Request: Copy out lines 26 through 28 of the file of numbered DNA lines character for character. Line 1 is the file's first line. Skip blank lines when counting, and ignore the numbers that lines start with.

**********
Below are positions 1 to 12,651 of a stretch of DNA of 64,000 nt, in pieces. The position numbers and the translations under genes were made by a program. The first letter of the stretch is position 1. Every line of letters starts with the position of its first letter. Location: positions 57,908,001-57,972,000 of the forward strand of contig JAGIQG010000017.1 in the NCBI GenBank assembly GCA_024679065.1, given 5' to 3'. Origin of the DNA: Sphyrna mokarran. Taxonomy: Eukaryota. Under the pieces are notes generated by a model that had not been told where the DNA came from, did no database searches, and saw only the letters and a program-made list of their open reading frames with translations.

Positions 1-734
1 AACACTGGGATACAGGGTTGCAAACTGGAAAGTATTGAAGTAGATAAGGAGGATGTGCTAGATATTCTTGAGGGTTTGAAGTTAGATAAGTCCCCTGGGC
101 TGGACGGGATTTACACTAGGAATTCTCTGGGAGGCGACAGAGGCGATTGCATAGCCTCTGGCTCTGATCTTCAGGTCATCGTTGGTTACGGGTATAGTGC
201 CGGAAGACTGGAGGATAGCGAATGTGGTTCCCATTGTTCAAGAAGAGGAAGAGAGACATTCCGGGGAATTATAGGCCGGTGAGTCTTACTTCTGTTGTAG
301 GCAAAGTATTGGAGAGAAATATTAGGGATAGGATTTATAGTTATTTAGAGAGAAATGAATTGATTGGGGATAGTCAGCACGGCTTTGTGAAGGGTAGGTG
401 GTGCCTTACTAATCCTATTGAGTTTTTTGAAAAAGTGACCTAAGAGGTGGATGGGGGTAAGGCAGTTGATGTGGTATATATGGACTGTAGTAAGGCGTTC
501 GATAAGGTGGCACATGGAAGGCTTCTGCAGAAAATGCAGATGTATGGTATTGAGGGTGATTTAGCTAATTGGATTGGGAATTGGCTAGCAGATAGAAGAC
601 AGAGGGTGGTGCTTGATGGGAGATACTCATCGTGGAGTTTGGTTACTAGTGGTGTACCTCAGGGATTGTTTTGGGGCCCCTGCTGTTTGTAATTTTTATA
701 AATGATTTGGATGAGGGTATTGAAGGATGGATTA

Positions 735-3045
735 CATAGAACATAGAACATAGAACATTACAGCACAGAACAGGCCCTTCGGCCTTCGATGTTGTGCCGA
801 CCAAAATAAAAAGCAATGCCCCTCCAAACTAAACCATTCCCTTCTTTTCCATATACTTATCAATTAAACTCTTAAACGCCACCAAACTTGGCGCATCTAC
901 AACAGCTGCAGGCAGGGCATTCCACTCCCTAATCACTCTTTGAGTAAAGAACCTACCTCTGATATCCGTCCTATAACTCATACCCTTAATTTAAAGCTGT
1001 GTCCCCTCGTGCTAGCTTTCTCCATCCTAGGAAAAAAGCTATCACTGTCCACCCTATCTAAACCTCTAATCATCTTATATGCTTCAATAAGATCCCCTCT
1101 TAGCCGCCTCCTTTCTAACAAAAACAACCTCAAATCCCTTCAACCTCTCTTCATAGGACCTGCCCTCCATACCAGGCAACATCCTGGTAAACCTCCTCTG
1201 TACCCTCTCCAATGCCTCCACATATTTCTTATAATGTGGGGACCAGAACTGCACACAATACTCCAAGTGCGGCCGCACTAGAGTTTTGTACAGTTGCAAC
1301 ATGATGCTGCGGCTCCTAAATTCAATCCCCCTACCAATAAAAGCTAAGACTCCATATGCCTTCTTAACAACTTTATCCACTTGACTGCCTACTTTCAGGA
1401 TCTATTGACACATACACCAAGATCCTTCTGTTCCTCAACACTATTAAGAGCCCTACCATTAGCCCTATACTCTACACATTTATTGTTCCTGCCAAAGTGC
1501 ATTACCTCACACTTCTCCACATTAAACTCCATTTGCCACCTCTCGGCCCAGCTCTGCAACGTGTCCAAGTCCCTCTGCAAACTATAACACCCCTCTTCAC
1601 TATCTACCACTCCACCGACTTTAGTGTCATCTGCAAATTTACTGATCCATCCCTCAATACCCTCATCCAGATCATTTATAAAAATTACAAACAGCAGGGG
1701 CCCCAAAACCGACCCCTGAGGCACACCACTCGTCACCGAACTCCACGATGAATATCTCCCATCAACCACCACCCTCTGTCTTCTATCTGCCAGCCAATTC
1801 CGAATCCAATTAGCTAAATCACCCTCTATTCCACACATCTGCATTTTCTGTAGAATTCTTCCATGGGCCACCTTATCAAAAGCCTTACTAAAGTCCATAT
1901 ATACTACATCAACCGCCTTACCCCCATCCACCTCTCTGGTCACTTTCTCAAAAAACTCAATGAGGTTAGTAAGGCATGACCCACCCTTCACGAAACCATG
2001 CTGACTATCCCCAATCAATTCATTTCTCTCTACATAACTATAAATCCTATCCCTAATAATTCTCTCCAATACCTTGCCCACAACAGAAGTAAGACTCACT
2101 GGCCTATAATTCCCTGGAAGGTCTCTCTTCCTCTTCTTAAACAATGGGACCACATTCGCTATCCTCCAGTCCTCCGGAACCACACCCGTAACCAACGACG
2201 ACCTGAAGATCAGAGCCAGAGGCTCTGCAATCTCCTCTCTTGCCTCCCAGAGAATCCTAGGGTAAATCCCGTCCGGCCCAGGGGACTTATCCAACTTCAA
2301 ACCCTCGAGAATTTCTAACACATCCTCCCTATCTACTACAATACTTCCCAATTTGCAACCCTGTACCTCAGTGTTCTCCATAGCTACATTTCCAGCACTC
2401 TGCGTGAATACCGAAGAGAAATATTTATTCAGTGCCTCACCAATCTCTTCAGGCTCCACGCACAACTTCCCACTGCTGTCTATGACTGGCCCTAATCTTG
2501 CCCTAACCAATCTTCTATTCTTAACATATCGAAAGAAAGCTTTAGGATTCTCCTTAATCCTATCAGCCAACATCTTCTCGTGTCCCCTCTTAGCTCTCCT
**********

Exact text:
2101 GGCCTATAATTCCCTGGAAGGTCTCTCTTCCTCTTCTTAAACAATGGGACCACATTCGCTATCCTCCAGTCCTCCGGAACCACACCCGTAACCAACGACG
2201 ACCTGAAGATCAGAGCCAGAGGCTCTGCAATCTCCTCTCTTGCCTCCCAGAGAATCCTAGGGTAAATCCCGTCCGGCCCAGGGGACTTATCCAACTTCAA
2301 ACCCTCGAGAATTTCTAACACATCCTCCCTATCTACTACAATACTTCCCAATTTGCAACCCTGTACCTCAGTGTTCTCCATAGCTACATTTCCAGCACTC